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Practice makes perfect

Ahearn focused on improvement with every stroke

Posted: Friday January 19, 2007 2:42PM; Updated: Monday January 22, 2007 12:58AM
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Blake Ahearn is trying to become the first player in NCAA history to lead the nation in free-throw shooting four years in a row.
Blake Ahearn is trying to become the first player in NCAA history to lead the nation in free-throw shooting four years in a row.
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Can you name something you've done since you were in fourth grade? Blake Ahearn can, and he has a chance to make NCAA history because of it.

The Missouri State senior guard led the nation in free-throw shooting as a freshman (97.5 percent), a sophomore (94.7) and a junior (93.6). This season, he is second at 94.3 percent, trailing Butler's A.J. Graves, who is an unfathomable 82 for 83 (98.8 percent).

Should Ahearn win the free-throw shooting title again, he will be the first player ever to lead the nation in a statistical category four years in a row.

And it all started in fourth grade.

Ahearn began recording his shooting workouts in a black book every time he went to a gym, and he's still doing it now. One of his coaches told him to "shoot with a purpose," so Ahearn decided tracking his shots was the best thing to do. For 12 years, whenever he's been in a gym, Ahearn has recorded his misses and makes, writing them down on a piece of paper and later copying them into his current black book.

"It definitely puts pressure on me to make shots," Ahearn said. "If you see yourself writing down your percentages, and if you see them falling, you know you are doing something wrong and you need to adjust. It definitely helps."

Missouri State coach Barry Hinson calls Ahearn, "the positive side of obsessive/compulsive," and his dedication to his craft reflects that.

"It is the best feeling in the world when you are the only one in the gym," Ahearn said. "Then you know that you are the only one working. It is something I love."

Hinson says his staff tries to limit Ahearn's work on off-days, but "Blake doesn't take days off. We let him work on his shot, but that's it. In the four years that I've coached him, I've never looked out the window of my office and seen him working on defensive slides."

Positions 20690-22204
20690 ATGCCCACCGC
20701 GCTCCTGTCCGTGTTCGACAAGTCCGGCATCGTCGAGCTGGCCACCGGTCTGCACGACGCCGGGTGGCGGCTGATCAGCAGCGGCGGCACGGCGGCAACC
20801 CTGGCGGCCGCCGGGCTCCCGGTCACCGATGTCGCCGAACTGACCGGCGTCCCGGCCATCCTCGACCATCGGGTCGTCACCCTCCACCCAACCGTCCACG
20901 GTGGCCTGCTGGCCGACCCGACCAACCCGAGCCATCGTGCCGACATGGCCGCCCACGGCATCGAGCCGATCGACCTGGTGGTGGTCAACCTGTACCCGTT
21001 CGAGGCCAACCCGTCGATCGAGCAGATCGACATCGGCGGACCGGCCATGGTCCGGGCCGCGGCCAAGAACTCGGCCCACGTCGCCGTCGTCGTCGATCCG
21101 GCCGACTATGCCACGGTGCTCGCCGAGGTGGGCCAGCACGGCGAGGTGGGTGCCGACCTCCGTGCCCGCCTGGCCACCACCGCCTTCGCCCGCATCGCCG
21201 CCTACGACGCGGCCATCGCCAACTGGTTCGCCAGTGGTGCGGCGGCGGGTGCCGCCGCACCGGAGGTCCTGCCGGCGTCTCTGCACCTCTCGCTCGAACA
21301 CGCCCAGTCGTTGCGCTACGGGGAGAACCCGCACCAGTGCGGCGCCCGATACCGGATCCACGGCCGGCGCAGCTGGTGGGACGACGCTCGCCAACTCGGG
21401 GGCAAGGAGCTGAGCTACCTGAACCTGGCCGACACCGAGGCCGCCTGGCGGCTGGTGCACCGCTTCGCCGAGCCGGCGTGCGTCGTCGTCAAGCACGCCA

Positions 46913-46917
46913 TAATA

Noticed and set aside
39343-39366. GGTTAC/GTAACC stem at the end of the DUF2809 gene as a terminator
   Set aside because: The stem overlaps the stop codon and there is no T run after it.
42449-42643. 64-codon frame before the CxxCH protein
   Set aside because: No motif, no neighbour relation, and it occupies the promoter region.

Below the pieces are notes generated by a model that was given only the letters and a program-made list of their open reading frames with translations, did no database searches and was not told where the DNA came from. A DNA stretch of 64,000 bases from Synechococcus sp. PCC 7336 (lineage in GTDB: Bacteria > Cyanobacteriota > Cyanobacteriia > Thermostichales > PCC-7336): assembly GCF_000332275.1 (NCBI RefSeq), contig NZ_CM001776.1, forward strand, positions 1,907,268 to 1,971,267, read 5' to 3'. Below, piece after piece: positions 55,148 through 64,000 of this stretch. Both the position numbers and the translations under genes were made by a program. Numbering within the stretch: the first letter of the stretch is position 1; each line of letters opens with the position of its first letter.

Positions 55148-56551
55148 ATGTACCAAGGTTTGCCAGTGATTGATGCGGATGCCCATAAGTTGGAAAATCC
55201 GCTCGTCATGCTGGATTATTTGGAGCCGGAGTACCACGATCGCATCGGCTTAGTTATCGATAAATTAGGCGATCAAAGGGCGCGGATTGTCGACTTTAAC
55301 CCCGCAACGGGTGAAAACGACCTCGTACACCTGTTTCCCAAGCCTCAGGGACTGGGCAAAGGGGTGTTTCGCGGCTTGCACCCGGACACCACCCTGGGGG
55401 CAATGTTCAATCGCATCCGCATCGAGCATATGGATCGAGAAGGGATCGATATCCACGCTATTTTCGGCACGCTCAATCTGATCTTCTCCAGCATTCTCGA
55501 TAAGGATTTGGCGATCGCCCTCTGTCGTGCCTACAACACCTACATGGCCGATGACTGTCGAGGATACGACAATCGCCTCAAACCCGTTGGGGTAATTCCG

Ahh, the whole defense thing. Ahearn admits he's never been a big fan, and he's been benched on more than one occasion because of it. But as a senior, Ahearn has rounded his game enough to become one of the top players in the Missouri Valley, the nation's premier mid-major conference. He's averaging 16.3 points and is shooting 51 percent from three-point range, up from 38 percent the first three years of his career. While he likes the notoriety of his free-throw prowess, Ahearn is proud of the development of his overall game.

"When people mention my name, the first thing that comes to mind for some people is free throws," he said. "But my game is a lot more than just free throws. Hopefully it is not all that people see."

People also might not see the amount of trash-talking the 6-foot-2 guard likes to do.

"Larry Bird was one of my idols," Ahearn said. "Talking trash was a big part of his game. I like doing it. It forces me to step up my game. If I'm doing well, I'm going to let you know about it. I've definitely had refs tell me to be quiet because sometimes I get a little too loud. The under-the-breath comments are usually best and most effective. They'll catch me every now and then, but it doesn't really stop me."

And no one can stop him at the foul line, where he repeats the same routine he started in -- you guessed it -- fourth grade. Three dribbles, wipe the hands on the shorts, find the valve of the ball, put the index finger as close to it as possible, then, "let it fly." Barring an unthinkable collapse, he will break Gary Buchanan's career mark of 91.3 percent (Ahearn's career percentage is 95.1).

"He is the best free-throw shooter ever in the history of the NCAA because he's earned it," Hinson said. "I don't know how many coaches can say the word 'ever' when they talk about a player."


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